• people who are between 40 and 55 years of age and have a 5–7.5% estimated risk of developing heart disease in the next 10 years or several risk factors for heart disease

Statins are a type of medication for reducing cholesterol and preventing heart disease. People whose doctors are recommending statins or who used to take statins for high cholesterol may benefit from asking their doctor about a CAC test.

However, not everyone will benefit from a CAC test as a routine screening. It will not provide extra information for those who have already had a heart attack, bypass surgery, or a coronary stent.

Symptoms of heart disease, a family history of coronary artery disease at a young age, and a suspected heart attack risk make a person a candidate for a CAC test.

After the test, a doctor provides a CAC score. There are different ways of interpreting a CAC score, according to a 2021 review.

However, in general:

  • A score of 0: This means there is no plaque and a very low risk of severe cardiac events in the future.
  • 1–10: Minimal plaque has appeared on the scan. There is a low risk of severe cardiac events.
  • 11–100: The arteries have become mildly stiff. A person with this score has a mild risk of coronary artery disease.
  • 101–400: A person with this score has a moderate risk of severe cardiac problems in the future. Those with a score above 100 are good candidates for taking statins, according to the AHA.
  • Over 400: An individual with a CAC score of over 400 has a significant risk of a future cardiac event.

Several studies have found that a high CAC score suggests a higher risk of mortality than high cholesterol. For example, a 2019 review suggests that an individual with high cholesterol but a CAC score of zero is unlikely to have a cardiac event related to hardened arteries for the next 5 years.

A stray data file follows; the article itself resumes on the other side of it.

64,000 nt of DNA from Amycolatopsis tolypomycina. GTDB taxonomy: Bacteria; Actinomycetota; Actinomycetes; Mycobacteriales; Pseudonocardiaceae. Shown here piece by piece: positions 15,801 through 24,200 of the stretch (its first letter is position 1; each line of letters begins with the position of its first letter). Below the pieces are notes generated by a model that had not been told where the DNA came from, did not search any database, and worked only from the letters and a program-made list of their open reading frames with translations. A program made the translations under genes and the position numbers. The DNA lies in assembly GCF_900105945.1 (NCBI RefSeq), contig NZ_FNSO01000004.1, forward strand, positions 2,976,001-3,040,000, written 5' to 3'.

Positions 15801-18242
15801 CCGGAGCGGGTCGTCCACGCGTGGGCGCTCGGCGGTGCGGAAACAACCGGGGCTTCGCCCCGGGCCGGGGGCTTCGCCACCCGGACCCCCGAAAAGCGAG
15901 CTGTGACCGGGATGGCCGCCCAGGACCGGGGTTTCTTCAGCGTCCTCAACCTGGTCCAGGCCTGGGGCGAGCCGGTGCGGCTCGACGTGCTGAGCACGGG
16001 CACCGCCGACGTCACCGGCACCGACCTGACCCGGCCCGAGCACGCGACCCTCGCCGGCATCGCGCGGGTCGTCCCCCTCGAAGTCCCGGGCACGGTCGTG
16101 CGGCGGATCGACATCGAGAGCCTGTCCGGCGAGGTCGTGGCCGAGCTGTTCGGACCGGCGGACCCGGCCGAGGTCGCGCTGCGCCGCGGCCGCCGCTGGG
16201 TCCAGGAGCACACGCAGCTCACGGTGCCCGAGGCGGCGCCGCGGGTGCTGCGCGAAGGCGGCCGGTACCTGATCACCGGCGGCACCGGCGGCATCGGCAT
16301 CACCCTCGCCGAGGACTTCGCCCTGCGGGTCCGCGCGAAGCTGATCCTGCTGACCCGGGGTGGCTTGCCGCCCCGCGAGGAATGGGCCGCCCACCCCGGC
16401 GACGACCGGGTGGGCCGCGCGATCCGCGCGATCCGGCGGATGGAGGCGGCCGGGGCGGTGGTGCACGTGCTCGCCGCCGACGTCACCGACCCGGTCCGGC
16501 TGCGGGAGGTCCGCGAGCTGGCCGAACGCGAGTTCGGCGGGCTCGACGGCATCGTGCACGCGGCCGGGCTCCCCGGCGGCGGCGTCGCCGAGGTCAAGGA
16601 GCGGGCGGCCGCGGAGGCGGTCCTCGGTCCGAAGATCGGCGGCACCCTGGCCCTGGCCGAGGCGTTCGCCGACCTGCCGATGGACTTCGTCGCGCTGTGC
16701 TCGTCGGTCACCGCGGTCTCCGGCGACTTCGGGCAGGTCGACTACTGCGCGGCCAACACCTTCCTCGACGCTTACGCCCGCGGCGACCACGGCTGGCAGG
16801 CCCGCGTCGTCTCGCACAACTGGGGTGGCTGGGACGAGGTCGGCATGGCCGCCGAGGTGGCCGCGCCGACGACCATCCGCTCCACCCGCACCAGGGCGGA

More commonly, a doctor will test cholesterol levels using a simple blood draw. This may involve not eating or drinking for 8–12 hours before the test.

According to the Centers for Disease Control and Prevention (CDC), most people without medical issues should receive a cholesterol check every 4–6 years. Those with a family history of high cholesterol, diabetes, or heart disease should get more frequent checks.

Understanding cholesterol levels is important, but it is just one factor of heart disease risk and overall health. A healthcare professional may request a CAC test after testing cholesterol another way in order to gain a deeper understanding of a person’s heart disease risk.

A cholesterol artery test, or coronary artery calcium test, can help a person understand their risk of serious heart problems. It shows CT images of plaque on the walls of a person’s coronary arteries.

This test can also guide a healthcare professional in recommending whether or not a person should start or continue taking medications, such as statins.

Other cholesterol tests are available, including blood tests. However, a cholesterol artery test can more accurately show cardiovascular disease risk.